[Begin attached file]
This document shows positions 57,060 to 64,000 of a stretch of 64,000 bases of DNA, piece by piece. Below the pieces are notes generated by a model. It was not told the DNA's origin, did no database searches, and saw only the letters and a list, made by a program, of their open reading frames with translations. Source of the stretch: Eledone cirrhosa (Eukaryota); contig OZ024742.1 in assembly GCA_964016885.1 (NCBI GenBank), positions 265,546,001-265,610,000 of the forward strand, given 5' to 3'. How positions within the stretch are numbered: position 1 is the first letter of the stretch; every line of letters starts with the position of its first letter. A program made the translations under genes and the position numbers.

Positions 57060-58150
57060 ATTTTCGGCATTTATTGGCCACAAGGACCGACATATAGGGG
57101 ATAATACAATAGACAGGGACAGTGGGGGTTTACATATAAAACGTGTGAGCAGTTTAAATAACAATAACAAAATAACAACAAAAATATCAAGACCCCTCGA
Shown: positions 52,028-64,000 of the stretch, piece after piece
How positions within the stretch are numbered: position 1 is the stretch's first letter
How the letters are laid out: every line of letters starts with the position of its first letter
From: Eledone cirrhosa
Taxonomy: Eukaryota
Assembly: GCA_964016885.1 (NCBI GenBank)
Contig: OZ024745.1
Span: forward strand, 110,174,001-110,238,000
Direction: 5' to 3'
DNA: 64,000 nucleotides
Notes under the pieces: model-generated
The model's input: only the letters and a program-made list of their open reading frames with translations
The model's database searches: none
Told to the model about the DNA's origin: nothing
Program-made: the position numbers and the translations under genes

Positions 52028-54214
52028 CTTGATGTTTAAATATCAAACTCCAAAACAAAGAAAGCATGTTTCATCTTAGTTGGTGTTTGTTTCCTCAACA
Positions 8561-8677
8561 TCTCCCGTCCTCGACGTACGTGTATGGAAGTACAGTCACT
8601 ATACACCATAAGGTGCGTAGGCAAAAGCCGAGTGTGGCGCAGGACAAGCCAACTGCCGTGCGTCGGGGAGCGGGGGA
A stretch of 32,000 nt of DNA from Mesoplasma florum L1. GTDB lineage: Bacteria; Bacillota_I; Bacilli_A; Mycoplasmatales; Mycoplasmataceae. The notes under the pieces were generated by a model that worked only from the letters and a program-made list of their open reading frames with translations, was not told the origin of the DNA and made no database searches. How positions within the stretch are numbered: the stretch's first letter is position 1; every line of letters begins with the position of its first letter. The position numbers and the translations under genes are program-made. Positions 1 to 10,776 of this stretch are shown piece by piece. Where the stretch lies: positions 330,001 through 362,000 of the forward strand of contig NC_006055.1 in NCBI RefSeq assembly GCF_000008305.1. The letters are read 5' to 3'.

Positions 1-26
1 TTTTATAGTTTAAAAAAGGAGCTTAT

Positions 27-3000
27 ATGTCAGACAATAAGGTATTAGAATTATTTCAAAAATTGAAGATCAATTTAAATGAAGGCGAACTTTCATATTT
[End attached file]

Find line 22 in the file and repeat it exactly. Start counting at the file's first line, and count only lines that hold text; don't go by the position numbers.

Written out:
Positions 8561-8677